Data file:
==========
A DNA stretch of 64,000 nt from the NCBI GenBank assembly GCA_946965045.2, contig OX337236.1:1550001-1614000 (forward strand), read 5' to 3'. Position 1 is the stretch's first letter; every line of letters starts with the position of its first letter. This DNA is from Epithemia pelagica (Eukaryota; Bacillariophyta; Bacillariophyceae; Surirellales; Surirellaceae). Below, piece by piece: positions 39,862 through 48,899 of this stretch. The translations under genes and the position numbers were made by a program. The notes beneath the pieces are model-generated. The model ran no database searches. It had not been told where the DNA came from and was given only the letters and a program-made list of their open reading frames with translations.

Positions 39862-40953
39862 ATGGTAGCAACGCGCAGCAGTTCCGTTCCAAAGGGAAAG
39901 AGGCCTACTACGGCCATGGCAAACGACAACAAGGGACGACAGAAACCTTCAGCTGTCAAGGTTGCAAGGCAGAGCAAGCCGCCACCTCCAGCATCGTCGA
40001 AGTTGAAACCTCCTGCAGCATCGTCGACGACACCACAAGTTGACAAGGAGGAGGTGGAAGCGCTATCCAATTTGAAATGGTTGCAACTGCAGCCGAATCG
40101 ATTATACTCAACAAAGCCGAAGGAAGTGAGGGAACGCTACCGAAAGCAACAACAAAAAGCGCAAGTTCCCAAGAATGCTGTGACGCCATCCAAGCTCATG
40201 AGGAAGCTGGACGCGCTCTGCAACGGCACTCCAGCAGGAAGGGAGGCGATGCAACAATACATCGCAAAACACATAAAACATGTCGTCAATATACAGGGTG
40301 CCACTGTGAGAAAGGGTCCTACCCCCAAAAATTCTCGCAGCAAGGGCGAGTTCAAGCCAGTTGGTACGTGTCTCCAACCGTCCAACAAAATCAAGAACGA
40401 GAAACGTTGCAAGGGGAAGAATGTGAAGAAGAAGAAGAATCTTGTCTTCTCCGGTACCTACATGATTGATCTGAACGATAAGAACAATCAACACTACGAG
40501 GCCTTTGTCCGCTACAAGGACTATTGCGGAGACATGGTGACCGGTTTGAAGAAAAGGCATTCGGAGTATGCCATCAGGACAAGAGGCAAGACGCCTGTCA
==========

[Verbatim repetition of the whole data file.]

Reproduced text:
A DNA stretch of 64,000 nt from the NCBI GenBank assembly GCA_946965045.2, contig OX337236.1:1550001-1614000 (forward strand), read 5' to 3'. Position 1 is the stretch's first letter; every line of letters starts with the position of its first letter. This DNA is from Epithemia pelagica (Eukaryota; Bacillariophyta; Bacillariophyceae; Surirellales; Surirellaceae). Below, piece by piece: positions 39,862 through 48,899 of this stretch. The translations under genes and the position numbers were made by a program. The notes beneath the pieces are model-generated. The model ran no database searches. It had not been told where the DNA came from and was given only the letters and a program-made list of their open reading frames with translations.

Positions 39862-40953
39862 ATGGTAGCAACGCGCAGCAGTTCCGTTCCAAAGGGAAAG
39901 AGGCCTACTACGGCCATGGCAAACGACAACAAGGGACGACAGAAACCTTCAGCTGTCAAGGTTGCAAGGCAGAGCAAGCCGCCACCTCCAGCATCGTCGA
40001 AGTTGAAACCTCCTGCAGCATCGTCGACGACACCACAAGTTGACAAGGAGGAGGTGGAAGCGCTATCCAATTTGAAATGGTTGCAACTGCAGCCGAATCG
40101 ATTATACTCAACAAAGCCGAAGGAAGTGAGGGAACGCTACCGAAAGCAACAACAAAAAGCGCAAGTTCCCAAGAATGCTGTGACGCCATCCAAGCTCATG
40201 AGGAAGCTGGACGCGCTCTGCAACGGCACTCCAGCAGGAAGGGAGGCGATGCAACAATACATCGCAAAACACATAAAACATGTCGTCAATATACAGGGTG
40301 CCACTGTGAGAAAGGGTCCTACCCCCAAAAATTCTCGCAGCAAGGGCGAGTTCAAGCCAGTTGGTACGTGTCTCCAACCGTCCAACAAAATCAAGAACGA
40401 GAAACGTTGCAAGGGGAAGAATGTGAAGAAGAAGAAGAATCTTGTCTTCTCCGGTACCTACATGATTGATCTGAACGATAAGAACAATCAACACTACGAG
40501 GCCTTTGTCCGCTACAAGGACTATTGCGGAGACATGGTGACCGGTTTGAAGAAAAGGCATTCGGAGTATGCCATCAGGACAAGAGGCAAGACGCCTGTCA